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(Author’s Note: The following events took place earlier this year, prior to Maine’s Department of Agriculture, Conservation, and Forestry issuing new rules regarding the use of sUAS in state parks. If you intend to fly your sUAS in a Maine state park, I advise you to contact the DACF for information on getting permission.)

I made it to Popham Beach sometime after 4 AM. I had just enough time to walk from the car, find a good spot for my timelapse camera, walk over to Fox Island, and catch my breath before the sun came up. It was a perfect morning for filming. The skies were clear. There was barely any wind. It was near low tide, which was super important because I wouldn’t have been able to make it to Fox Island otherwise. And best of all, I was the only one around for as far as I could see. At this hour, I owned the beach.

The sunrise was spectacular. It came up slow and steady. I watched it as I finished off a bottle of water and listened to the waves crash against the rocks. It took about 10 minutes before I felt the light was good enough to launch my drone. I then positioned my landing pad (a square piece of plywood). I unpacked my Phantom and calibrated its compass. A quick hover to make sure it sounded normal. And then it was off!

Fox Island, for those who don’t know, is a small little rock outcropping that sits almost half a mile from the Popham Beach State Park parking lot. It’s only possible to get to during low tide. And it provides a magnificent view of the park in all directions.

After 15 minutes of flying around the island, I decided to fly the Phantom out a good distance over the water. I really wanted some footage of it coming back low, close to the waves.

At a distance of 1,534 feet, my Nexus 7 tablet locks up. Thinking it might have just been a frozen video feed, which happens sometimes if there’s bad interference, I tap the sticks a few times trying to elicit a change in the on-screen video. And then a few seconds later, the tablet reboots.


I’m flying blind. I have no idea what the drone’s orientation is. Worse still, I flew it in the direction of the sun which meant I couldn’t see the thing even if it were 20 feet in front of me.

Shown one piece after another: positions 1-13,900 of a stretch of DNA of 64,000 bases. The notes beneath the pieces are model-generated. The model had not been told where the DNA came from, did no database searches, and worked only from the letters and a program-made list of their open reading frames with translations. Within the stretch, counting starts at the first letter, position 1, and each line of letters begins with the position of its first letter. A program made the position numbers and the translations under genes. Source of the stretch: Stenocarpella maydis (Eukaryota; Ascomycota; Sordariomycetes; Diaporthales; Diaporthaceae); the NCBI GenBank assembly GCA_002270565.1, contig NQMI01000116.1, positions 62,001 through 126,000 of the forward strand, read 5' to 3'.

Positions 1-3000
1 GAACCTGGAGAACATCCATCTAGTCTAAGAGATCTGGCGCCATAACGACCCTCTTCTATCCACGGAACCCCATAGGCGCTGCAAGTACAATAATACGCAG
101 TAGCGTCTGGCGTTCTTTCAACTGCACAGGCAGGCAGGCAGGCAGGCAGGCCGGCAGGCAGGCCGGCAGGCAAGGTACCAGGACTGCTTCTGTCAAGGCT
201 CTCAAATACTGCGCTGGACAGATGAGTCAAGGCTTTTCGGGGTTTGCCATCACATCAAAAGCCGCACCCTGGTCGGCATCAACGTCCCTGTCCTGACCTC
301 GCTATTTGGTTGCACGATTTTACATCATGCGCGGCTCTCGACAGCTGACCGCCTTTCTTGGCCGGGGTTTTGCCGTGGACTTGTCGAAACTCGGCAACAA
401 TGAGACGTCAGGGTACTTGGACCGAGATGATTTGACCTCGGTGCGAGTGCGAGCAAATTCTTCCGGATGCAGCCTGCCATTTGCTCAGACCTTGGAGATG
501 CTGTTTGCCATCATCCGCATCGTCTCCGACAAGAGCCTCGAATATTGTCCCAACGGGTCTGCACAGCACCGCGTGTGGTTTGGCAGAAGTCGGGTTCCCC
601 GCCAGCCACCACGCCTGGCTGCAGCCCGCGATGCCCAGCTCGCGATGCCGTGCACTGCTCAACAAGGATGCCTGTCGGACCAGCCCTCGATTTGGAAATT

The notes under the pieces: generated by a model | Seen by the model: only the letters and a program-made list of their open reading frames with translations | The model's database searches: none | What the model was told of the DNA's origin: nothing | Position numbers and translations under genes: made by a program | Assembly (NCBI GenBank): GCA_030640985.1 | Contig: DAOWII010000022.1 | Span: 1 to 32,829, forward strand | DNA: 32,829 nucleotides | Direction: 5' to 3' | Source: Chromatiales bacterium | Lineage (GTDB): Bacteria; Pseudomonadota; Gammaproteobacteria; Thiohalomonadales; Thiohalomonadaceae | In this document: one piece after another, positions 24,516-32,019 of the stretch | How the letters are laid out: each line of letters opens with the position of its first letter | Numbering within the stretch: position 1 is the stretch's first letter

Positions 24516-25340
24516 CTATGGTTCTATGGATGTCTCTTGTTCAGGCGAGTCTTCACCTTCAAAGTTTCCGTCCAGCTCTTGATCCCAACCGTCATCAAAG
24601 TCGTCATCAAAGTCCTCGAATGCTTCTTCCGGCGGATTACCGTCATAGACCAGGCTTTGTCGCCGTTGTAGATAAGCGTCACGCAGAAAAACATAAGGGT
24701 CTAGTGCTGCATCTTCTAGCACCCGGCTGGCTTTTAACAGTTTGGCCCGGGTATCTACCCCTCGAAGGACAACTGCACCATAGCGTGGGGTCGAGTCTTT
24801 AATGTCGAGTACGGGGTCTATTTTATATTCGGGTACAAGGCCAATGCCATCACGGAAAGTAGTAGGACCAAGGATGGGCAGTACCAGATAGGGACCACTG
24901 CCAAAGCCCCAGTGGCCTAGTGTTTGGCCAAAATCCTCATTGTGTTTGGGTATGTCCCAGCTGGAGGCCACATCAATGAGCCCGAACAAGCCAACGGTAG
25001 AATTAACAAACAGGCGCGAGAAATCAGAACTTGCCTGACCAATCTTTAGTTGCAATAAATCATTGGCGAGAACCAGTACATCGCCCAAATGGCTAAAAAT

I press and hold the “Return to Home” button on the controller.

“Beep, beep, beep, beep….”

I scan the horizon looking for a sign of my little robot friend. Nothing.

“Please come back, please come back, please…”

An eternity passes by and the beeping on the controller stops. No other sounds but the crashing waves and my heartbeat pounding in my ears. “It gave up,” I thought. “It’s somewhere out there hovering above the water just waiting for its battery to die.”

I sit down, I lay the controller on the rocks, and then hang my head in defeat. It was lost. What would I do? I had hoped to start a photography business with this drone. How would I do that now? And how much crap is my wife, who already hated everything about this little hobby, going to give me?

“Bzzz…” So very faint. The sound would disappear almost as fast as it appeared. I scanned the horizon all around me. Nothing. “I’m hearing what I want to hear.”

“I’m effed,” I thought. More eternity passes.

I was just about to start packing up my gear when I suddenly heard, “Bzzz….” The sound was very strong now. But it was above me.

I looked up and there it was 200ft above my head. The Phantom came back! It was hovering awaiting my instructions. I immediately grabbed the controller and brought it down manually, very careful to land it on its little plywood landing pad. I shutdown the motors and powered down the battery. I picked it up in my arms and hugged it as if it were my child.

“Thank you! Thank you! Thank you! Thank you!”

The lesson, boys and girls, is always ALWAYS set and reset your home location. Make sure “Return to Home” is configured the way you want it to work. And do one better than me – test it before you actually need to use it. It can, and probably will, save your drone one day. Also, line-of-sight can be lost without something getting between you and the drone. That’s worth keeping in mind too.

On the plus side, video was being recorded the whole time. The entire moment at which the Phantom rotates, rises, and begins its voyage back to me was captured. And although it isn’t exciting for most people to watch, for me it’s the most dramatic.

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